Stats show crime in metro Denver decreased in March as police shift efforts during COVID-19


DENVER (KDVR) – Calls for service at several local police departments have gone down since COVID-19 started forcing people to stay home. However, it may be too early to tell whether crime is actually decreasing .

“Oftentimes, it takes a little bit to see trends,” said Paul Pazen, the chief of the Denver Police Department. He anticipates an increase in property crimes and crimes of opportunity in the coming weeks.

As officers are being more judicious about how they interact with the public, the police department could use help from the community, he said.

“Oftentimes, crime is driven by opportunity and if the community members can help us remove that opportunity, then we can drive crime down,” he said. 

The chief said he is monitoring crime data as well as strategizing where police officers are needed the most while they can also practice social distancing. 

For example, the public might see more officers in areas where there are lots of closed businesses that may be vulnerable to criminals, even if there seem to be fewer people in the area, said Sonny Jackson, a spokesperson for the Denver Police Department.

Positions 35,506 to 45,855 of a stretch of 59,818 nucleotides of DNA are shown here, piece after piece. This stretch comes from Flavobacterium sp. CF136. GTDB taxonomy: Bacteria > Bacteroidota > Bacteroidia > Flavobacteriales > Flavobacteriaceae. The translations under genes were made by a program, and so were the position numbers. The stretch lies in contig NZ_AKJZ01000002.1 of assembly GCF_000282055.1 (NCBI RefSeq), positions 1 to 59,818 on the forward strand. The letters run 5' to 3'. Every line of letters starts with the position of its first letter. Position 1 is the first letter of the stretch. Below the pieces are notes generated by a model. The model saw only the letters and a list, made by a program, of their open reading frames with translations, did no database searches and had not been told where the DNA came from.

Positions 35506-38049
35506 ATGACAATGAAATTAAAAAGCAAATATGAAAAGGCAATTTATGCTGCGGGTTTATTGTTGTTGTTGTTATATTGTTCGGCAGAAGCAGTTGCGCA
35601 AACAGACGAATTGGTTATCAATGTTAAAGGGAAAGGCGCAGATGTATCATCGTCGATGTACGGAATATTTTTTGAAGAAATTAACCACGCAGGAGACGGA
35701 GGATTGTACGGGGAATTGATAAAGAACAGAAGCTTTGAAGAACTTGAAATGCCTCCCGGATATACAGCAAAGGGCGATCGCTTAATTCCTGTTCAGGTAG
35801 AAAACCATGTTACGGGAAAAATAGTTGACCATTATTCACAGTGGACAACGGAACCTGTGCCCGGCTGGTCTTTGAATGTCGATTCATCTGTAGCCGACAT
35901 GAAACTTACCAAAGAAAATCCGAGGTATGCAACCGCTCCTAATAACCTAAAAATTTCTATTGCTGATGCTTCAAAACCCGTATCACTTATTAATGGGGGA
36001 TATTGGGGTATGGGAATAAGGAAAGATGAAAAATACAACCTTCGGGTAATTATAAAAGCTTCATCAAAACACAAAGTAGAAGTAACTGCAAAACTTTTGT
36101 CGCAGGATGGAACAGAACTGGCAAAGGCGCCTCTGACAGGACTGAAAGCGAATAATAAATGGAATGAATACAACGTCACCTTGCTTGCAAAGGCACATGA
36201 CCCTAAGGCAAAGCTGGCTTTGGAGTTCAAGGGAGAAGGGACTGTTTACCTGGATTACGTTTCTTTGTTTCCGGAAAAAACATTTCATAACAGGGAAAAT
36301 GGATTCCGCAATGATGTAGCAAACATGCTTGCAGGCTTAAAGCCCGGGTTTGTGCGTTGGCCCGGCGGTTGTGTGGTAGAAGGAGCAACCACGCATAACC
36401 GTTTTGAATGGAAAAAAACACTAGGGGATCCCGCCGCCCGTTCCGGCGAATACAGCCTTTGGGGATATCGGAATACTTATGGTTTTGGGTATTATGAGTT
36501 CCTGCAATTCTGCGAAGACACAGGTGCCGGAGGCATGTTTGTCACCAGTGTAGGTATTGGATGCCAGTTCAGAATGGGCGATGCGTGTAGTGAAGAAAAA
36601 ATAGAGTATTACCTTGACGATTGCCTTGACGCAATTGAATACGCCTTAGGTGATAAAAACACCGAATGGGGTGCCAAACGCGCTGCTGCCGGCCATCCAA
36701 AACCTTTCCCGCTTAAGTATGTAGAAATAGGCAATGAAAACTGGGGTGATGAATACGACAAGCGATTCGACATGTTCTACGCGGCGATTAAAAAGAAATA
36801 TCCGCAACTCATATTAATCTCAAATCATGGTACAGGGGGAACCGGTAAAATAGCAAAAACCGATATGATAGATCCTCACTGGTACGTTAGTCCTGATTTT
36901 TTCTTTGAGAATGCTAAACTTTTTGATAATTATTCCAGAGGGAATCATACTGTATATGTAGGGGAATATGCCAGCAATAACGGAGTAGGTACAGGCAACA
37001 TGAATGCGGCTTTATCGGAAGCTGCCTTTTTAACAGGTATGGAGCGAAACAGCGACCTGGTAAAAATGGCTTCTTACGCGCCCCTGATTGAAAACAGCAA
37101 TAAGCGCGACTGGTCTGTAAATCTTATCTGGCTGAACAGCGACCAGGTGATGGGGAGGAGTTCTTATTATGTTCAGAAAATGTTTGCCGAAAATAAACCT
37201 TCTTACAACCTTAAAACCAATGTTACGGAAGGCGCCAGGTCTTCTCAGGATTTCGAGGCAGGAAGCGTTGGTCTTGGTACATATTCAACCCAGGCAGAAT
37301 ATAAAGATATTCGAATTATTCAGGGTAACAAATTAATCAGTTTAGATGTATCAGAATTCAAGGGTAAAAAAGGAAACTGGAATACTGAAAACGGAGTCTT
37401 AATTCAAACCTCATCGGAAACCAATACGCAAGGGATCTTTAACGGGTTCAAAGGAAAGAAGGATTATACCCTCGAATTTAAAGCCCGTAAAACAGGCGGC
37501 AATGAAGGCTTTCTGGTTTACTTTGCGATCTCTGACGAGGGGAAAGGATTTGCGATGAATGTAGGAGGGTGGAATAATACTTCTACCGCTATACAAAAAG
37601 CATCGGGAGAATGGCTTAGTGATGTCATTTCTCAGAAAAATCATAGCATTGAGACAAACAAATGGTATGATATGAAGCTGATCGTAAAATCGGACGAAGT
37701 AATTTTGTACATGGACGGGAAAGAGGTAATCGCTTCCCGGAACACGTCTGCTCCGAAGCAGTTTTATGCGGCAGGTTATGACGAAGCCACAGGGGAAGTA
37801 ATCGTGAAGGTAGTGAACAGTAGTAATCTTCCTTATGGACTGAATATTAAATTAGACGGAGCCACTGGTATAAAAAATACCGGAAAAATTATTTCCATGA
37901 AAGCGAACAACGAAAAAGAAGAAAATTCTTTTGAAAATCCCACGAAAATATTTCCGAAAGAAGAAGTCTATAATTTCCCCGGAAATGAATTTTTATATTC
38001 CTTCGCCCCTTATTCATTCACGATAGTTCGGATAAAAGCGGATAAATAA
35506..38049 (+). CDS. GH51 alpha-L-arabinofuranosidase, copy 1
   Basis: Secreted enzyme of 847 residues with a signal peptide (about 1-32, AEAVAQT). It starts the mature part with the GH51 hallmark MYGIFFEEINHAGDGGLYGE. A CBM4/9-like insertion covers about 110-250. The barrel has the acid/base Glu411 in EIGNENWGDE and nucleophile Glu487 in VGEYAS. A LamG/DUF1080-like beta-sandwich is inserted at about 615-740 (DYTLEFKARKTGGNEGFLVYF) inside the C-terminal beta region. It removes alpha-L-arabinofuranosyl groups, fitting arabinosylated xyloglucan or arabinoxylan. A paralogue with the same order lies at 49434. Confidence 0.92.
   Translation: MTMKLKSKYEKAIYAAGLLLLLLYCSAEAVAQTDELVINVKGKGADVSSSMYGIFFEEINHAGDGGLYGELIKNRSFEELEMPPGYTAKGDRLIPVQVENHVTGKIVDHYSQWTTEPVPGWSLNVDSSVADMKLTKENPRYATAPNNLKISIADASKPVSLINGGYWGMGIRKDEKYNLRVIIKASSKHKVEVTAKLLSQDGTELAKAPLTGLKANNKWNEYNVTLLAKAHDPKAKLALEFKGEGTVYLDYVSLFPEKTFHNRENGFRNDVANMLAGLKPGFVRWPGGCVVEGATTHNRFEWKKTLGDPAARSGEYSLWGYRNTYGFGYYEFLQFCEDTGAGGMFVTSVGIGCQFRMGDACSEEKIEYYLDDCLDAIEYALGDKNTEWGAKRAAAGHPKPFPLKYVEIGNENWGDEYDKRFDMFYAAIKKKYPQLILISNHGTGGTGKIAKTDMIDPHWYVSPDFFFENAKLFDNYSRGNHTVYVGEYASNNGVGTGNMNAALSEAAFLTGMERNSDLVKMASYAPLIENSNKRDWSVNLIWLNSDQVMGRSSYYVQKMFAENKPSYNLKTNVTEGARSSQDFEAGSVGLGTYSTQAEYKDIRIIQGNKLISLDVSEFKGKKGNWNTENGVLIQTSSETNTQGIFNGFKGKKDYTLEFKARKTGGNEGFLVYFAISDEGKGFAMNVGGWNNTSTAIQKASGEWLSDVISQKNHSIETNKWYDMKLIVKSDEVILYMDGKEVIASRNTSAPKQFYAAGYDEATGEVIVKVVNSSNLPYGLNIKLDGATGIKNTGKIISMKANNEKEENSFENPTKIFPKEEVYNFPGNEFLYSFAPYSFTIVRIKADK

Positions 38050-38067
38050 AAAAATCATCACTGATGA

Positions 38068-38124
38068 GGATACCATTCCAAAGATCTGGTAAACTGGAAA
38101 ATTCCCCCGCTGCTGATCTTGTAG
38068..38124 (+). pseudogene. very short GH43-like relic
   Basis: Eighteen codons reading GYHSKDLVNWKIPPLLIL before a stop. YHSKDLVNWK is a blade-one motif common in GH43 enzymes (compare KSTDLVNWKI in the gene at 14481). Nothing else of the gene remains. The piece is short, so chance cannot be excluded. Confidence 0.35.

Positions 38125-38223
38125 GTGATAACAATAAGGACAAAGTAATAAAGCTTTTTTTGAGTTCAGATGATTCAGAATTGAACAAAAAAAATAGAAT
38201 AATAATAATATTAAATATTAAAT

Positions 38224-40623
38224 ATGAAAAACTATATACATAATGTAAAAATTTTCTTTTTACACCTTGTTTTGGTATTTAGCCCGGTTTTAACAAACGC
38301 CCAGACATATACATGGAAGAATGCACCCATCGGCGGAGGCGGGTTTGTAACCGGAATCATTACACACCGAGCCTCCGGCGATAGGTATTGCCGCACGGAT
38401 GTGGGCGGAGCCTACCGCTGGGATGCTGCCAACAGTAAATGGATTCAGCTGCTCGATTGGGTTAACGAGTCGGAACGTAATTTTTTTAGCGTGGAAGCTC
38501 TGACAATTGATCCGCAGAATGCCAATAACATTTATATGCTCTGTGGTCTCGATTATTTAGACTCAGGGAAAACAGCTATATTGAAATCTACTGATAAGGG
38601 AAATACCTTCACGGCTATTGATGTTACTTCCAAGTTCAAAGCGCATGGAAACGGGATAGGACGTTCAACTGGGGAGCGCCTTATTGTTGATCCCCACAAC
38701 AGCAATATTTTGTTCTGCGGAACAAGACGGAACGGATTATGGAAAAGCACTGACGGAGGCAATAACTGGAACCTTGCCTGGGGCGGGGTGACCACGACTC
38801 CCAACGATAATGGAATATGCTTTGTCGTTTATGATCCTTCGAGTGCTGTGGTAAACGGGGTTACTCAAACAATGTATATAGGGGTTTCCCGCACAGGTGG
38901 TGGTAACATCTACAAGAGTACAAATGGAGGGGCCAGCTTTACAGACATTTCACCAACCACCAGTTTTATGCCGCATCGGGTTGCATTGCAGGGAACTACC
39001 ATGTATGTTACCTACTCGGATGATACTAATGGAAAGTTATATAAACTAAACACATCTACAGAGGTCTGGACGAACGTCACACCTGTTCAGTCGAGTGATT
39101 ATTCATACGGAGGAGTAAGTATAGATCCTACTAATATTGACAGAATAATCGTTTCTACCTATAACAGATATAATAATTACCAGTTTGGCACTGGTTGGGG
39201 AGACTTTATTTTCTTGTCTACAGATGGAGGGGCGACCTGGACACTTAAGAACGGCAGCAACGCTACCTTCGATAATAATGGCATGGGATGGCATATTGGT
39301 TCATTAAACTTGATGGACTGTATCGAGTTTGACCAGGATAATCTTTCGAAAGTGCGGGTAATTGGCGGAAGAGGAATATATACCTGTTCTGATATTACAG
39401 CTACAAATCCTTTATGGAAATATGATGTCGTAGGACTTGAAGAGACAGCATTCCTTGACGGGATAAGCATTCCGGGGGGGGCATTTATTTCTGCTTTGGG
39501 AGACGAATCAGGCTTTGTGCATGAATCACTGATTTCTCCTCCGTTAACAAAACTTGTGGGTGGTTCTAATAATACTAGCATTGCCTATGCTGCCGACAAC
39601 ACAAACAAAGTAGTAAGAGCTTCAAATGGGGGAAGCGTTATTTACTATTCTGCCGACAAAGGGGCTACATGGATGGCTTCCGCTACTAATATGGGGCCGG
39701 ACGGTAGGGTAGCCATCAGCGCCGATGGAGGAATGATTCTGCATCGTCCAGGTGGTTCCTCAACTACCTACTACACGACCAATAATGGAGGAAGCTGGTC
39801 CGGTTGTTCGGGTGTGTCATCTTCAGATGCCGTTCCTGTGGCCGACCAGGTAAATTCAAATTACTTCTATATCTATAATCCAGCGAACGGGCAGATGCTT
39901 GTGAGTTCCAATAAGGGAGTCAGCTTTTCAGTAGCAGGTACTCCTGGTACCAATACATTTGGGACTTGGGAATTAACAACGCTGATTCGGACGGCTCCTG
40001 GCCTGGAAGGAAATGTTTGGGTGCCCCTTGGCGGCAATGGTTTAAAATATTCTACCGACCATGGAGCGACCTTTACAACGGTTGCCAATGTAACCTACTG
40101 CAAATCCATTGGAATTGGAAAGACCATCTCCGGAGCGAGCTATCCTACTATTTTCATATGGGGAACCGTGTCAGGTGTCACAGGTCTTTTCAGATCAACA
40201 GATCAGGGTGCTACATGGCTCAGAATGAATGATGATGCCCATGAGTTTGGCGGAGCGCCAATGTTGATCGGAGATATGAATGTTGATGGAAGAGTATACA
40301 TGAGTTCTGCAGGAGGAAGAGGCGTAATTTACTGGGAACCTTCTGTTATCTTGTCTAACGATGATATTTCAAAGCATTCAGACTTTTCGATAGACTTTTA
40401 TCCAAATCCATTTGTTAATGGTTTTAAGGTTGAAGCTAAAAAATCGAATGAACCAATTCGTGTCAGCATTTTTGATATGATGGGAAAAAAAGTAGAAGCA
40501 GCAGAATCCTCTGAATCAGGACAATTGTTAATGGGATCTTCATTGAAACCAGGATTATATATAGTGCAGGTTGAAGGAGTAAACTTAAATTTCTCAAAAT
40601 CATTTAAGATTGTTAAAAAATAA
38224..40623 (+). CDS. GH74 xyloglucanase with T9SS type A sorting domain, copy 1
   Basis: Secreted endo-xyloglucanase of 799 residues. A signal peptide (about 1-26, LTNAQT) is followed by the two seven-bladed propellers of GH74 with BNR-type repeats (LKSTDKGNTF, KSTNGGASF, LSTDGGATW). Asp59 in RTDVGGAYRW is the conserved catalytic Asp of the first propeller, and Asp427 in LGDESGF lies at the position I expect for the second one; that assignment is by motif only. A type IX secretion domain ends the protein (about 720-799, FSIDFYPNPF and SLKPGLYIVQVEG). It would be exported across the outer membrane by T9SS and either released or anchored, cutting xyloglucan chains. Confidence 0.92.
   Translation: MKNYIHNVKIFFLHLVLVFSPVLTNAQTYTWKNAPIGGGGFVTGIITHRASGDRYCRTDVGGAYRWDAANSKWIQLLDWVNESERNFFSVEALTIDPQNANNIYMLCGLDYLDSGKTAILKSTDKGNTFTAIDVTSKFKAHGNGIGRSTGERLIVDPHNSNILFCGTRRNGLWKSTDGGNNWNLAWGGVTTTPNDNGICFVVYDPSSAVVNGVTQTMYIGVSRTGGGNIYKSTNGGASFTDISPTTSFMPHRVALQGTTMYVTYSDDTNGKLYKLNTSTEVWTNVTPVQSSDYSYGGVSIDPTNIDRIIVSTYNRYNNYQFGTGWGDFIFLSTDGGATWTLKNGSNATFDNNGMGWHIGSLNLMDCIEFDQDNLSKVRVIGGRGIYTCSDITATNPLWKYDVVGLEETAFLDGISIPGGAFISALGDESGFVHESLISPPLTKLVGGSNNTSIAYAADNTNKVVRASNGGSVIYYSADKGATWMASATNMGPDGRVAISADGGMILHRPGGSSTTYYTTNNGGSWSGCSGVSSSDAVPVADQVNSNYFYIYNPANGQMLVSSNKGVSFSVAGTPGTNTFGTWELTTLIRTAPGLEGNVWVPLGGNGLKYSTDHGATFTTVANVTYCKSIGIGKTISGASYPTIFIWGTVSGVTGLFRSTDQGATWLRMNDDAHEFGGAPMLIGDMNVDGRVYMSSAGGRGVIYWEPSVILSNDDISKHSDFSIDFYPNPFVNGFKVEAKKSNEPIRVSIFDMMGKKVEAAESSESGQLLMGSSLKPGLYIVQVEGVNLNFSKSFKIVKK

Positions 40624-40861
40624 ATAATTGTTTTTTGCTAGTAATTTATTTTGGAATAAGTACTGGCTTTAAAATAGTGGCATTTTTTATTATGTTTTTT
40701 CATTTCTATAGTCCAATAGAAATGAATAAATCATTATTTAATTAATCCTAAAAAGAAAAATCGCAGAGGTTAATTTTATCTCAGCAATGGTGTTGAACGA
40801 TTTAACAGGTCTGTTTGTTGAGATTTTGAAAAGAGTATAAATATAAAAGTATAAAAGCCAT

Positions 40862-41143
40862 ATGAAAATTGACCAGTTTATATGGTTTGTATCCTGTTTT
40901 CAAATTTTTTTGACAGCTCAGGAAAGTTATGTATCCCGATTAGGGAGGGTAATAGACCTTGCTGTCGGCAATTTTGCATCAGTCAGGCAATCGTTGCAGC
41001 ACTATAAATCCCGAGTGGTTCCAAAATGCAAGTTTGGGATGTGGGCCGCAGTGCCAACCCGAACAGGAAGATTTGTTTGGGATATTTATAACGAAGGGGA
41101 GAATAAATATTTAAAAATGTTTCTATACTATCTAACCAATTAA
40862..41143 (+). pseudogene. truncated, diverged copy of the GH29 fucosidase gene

Some low-level crime reports might be taken by officers via the phone or online while the pandemic persists.

“We are committed to investigate – to follow up, to follow through – with every single crime that takes place,” said Pazen. “In these uncertain times, one thing that I am absolutely certain about is the resolve and the commitment of the women and men at the Denver Police Department, and they’re displaying that every single day, every single shift,” he said.

Denver police crime stats show a weekly decrease in average crime reports. At the start of the month, there was an average of 170 daily crimes reported in Denver.  Last week, there was an average of 124.   

The Jefferson County Sheriff’s Office, the city of Aurora and the city of Westminster are also seeing downward crime-reporting trends during the pandemic.

Jefferson County, for example, received 2,733 calls for service at the beginning of March. There were 1,747 as of last week. In Aurora, calls went from 5,338 to 4,024 during that same time frame.

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